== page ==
So here we are five Commissions of Inquiry down the track – yes, FIVE – 1911 Clifford; 1915 Hunter; 1920 Kent; 1946 Finlay and 1970 McCarthy – obviously we are very slow learners, something Waikato Stud’s Garry Chittick reminds us of regularly.

On top of these Commissions we’ve also had a Ministerial Review, which I vaguely remember in the early 1990s; the PwC industry report of 2002; the Ernst & Young Performance and Efficiency Audit of the NZRIB of 1997 (what I wouldn’t give to see something like that delving into Jackson St these days!); the Racing Industry Working Group report in 2003 and that is probably only scratching the surface.

And where do we find ourselves people?

Being controlled by an obese organisation which is haemorrhaging money via the open oozing wound which is its operating costs.  It suckles 870+ employees, with the knowledgeable and necessary being squeezed out at the expense (and I mean expense) of the six-figure earners who are disconnected and disinterested.

We are racing for stakes which wouldn’t – at the lower level – be out of place in a racebook from thirty years ago, while costs have continued to escalate.  The following from the 1970 McCarthy Commission report would not be too far removed from how NZ trainers are operating today – “training fees charged by the licenced trainers barely covered the costs of feed and labour…trainers relied chiefly on their customary 10 percent share of stakes for their personal income.”  You want to know why so many of our promising young horses are sold off-shore, there’s your answer.

Our infrastructure is struggling to remain fit for purpose thanks to decades of neglect – if it wasn’t for the weight of Health and Safety demands number eight wire would be all that was holding us together in some places.

Make no mistake, this Messara report will paint a clear picture of what needs to be done and don’t be surprised if it sounds vaguely familiar.  After all, we’ve had a swag of Commissions and reports which have recommended the way forward. In each and every case these have been adopted in a piecemeal fashion, with the hard decisions avoided to our detriment.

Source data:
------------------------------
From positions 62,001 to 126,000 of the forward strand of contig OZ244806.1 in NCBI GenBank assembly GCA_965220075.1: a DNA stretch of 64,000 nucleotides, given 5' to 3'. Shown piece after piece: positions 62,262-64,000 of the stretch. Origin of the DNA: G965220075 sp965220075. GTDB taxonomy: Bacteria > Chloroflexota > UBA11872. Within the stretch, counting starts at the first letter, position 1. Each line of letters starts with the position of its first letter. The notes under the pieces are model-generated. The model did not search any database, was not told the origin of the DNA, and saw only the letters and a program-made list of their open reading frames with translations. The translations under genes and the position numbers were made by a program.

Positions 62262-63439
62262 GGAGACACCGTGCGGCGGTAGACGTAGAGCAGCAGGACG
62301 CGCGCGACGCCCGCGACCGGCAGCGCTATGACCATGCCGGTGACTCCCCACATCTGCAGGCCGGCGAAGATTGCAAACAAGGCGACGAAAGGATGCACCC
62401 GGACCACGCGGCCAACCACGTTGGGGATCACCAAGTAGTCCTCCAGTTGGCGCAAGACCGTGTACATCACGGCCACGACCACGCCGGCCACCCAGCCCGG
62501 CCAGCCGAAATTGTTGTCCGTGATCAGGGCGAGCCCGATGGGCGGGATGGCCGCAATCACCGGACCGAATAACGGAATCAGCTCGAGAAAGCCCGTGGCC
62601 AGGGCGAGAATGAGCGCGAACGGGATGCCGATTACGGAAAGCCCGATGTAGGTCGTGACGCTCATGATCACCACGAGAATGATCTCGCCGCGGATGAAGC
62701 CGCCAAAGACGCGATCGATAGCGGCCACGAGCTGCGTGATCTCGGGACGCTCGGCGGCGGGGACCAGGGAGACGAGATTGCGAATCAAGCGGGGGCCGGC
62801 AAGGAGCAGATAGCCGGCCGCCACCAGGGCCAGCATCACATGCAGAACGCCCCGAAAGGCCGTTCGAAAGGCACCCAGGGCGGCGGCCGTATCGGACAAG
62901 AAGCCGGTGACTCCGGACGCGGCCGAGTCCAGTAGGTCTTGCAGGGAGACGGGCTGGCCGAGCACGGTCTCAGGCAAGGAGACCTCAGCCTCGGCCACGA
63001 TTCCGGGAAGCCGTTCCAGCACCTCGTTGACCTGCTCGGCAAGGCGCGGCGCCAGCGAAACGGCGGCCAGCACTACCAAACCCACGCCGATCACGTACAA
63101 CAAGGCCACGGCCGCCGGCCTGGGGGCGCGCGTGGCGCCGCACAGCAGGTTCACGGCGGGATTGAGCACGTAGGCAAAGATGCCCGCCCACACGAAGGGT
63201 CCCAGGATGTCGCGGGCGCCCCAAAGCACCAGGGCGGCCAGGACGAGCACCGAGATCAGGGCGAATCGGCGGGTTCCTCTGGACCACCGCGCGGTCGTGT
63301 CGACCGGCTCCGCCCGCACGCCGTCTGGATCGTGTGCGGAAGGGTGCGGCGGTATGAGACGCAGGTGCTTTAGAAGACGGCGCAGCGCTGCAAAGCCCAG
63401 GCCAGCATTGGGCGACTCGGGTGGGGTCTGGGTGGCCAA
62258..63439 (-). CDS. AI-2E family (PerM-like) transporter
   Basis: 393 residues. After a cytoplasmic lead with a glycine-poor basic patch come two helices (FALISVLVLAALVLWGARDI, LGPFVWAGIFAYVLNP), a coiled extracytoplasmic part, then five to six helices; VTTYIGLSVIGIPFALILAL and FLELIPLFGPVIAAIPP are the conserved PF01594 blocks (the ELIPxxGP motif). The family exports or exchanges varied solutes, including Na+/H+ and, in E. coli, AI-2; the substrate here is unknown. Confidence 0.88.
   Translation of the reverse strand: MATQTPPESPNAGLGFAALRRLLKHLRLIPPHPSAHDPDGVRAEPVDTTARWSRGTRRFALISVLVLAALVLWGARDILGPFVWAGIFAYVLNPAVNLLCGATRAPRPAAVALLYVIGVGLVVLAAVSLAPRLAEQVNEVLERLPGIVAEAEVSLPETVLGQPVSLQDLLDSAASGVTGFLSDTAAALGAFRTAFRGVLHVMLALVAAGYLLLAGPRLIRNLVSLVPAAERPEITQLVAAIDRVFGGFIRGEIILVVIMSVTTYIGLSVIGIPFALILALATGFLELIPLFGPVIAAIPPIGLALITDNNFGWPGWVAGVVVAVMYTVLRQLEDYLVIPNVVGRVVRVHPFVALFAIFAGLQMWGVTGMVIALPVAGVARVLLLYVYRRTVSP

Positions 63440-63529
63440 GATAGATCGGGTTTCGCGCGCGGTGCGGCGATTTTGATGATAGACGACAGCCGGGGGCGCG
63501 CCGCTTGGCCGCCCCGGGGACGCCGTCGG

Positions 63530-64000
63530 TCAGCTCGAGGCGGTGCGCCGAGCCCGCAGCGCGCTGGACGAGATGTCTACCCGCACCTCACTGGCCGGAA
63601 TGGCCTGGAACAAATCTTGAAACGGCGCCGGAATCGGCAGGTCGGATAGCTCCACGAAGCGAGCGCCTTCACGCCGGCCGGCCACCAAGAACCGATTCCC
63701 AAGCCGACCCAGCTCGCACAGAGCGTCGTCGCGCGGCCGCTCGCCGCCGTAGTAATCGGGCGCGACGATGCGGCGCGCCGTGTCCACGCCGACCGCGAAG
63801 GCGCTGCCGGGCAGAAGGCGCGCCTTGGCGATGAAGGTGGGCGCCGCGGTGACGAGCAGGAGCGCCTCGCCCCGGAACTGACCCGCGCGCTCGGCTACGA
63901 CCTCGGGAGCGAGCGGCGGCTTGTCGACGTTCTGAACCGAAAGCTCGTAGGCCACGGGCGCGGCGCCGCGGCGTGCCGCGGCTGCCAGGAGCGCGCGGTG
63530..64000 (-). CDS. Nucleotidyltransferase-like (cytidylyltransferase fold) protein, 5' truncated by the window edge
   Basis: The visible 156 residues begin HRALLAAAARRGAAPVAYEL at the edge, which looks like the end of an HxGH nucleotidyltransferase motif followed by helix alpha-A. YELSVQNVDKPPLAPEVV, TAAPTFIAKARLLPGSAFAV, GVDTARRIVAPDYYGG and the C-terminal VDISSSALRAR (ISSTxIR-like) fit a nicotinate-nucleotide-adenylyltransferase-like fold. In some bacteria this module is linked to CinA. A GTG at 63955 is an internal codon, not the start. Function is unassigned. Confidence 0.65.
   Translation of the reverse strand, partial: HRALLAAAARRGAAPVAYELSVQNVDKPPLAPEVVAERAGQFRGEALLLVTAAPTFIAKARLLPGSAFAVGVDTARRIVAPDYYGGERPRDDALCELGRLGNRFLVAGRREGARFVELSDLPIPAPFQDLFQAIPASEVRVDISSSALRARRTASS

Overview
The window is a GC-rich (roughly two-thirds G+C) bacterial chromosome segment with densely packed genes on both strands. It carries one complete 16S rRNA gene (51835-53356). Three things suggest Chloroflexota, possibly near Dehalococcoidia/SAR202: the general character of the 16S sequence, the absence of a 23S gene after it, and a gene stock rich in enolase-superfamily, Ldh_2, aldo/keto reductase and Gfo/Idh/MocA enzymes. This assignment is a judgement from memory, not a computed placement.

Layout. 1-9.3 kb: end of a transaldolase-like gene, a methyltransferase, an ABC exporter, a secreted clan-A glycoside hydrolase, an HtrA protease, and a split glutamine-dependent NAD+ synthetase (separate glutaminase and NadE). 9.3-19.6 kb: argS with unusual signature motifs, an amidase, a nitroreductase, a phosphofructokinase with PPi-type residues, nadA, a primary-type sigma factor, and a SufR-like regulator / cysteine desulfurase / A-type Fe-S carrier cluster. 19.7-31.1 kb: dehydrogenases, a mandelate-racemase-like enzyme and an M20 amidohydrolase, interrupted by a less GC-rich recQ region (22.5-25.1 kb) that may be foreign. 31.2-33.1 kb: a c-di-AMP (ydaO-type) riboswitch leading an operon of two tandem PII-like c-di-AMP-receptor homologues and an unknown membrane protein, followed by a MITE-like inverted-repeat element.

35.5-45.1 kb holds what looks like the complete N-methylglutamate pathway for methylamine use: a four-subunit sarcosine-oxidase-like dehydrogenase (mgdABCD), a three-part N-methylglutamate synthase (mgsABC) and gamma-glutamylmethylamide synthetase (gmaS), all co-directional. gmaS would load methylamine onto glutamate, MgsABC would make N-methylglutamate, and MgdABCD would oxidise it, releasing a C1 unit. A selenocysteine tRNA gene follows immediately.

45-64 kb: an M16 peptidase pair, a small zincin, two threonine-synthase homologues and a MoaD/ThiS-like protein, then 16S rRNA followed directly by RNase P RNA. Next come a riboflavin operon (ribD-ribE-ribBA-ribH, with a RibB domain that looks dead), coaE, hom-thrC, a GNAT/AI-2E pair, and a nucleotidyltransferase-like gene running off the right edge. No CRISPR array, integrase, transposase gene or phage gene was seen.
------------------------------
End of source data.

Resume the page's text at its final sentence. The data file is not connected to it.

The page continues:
The 1970 McCarthy report, in its conclusion, was wary of this after stating its recommendations were designed with the object of presenting one comprehensive plan of reform.

It stated: “Piecemeal adoption would lose much of the advantage of a plan aimed at ensuring a viable future for the industry as a whole.  Hopes of this are less likely to be fulfilled if the recommendations are not seen as inter-related.”

The final statements of that Royal Commission are worth repeating in full:

“We cannot leave our task without stressing once more two points which we have made often during this report.  The first, that though racing and trotting are merely different parts of an industry which includes other groups as well and which must therefore have machinery to co-ordinate and direct it, yet we firmly believe that the two codes should be left to decide their own internal structures and run their own affairs as they themselves would wish, without direction from others, save when the economic welfare of the whole industry is involved.  Because of this belief we have refrained from some positive recommendations which we might otherwise have made about matters which we think would be better changed. The second point is, that though we are convinced that the industry will experience increasing difficulties and challenges in the years ahead, its situation is far from desperate; it has much vitality and many forces for good. It must, however, prepare for the future by mobilising and employing them with the greatest efficiency.  Only if it does that, will it live vigorously and prosper.”

We had the chance in 1970 but lacked the cojones to make the changes needed.  Let’s not make the same mistake this time.